The COVID-19-induced stock market crash isn't the first decline I've experienced as an investor, but it's been a challenging one to grapple with. During past downturns, I've only had to worry about my portfolio's health -- not my physical health. But now, there's so much uncertainty just not regarding the stock market's recovery, but our country's physical, economical, and mental recovery on a whole.
All of this has prompted me to invest a little bit differently this time around. Here are a few tweaks I'm implementing.
1. I'm diverting less spare cash to my brokerage account
Right now is a prime opportunity to load up on quality stocks at a discount, and during a normal market crash, I'd be funneling pretty much every extra dollar that comes my way into my brokerage account. But this situation is different, and because we have no way of knowing what life will look like two, three, five, or 12 months from now, I'm being a little more cautious -- namely, by padding my emergency fund (even though it's already at a healthy level) and then putting what's left over into my brokerage account. I want that extra cushion in the bank in case a full-blown recession hits, and while I'm losing out on some opportunities by padding my savings, I'm also gaining peace of mind.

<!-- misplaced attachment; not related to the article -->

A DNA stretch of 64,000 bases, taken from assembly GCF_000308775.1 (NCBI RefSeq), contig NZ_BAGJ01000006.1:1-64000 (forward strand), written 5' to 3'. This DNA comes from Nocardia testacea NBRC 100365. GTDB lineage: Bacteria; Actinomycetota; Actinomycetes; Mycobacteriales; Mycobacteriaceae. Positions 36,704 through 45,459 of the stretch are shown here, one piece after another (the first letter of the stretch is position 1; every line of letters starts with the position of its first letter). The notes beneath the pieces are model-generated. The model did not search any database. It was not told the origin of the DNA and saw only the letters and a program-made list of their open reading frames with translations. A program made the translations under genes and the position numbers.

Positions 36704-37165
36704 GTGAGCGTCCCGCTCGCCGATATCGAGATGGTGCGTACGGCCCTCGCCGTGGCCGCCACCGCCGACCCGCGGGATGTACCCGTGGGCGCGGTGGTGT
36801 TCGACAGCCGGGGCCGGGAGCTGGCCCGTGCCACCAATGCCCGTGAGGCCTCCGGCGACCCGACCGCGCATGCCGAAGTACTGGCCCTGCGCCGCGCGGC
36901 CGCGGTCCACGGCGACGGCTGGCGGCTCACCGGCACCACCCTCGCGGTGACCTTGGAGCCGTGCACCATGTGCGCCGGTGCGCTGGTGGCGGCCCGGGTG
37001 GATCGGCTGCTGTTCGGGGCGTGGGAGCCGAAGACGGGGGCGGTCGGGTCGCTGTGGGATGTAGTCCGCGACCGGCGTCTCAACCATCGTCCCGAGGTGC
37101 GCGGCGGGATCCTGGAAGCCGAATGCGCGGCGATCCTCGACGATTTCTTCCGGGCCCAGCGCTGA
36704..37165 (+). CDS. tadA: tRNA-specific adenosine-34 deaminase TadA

2. I'm focusing on individual stocks over index funds
Index funds can be a solid buy during a stock market downturn because their movement mimics the broader market. If you buy, say, an S&P 500 index fund when that index is down, once it picks back up, you stand to gain -- all without having to do a ton of legwork. I happen to be a big fan of index funds and told myself I'd buy more if the market went down, but instead, I took the opportunity to buy a few tech stocks that I'd been eying for months (or years) that were finally affordable enough to snatch up, as well as some relatively cheap travel stocks. The reason? I'd already done my research on these companies and felt they were a good buy before the market tanked, so I wanted to snag them at a lower share price while I could.
3. I'm front-loading my retirement plan contributions
Because I own an S-Corp and pay myself a salary, I have the option to fund my Solo 401(k) a couple of ways -- I can contribute a maximum of $19,500 from my salary, which is the 401(k) limit this year for anyone under 50, and I can then contribute a portion of my business's net income, up to a maximum of another $37,500 on top of my $19,500. Because I don't know how much income my business will generate, I can't yet calculate what my total allowable Solo 401(k) contribution will be for the year. But since I know I'm eligible to put in up to $19,500 from my salary, I went ahead and front-loaded that contribution so it's all in my account. Normally, I'd divvy that $19,500 up across 12 months of contributions, but since now's a good time to buy long-term investments at a discount, I wanted that money in my 401(k) right away.
Though stock market crashes are fairly common, this particular one occurred so rapidly it threw investors for a loop. And the fact that it was spurred by a major health crisis has made it all the more difficult to process. As such, I've made a few changes that I feel will benefit me, and I'd encourage any investor, even seasoned ones, to see if it makes sense to do the same.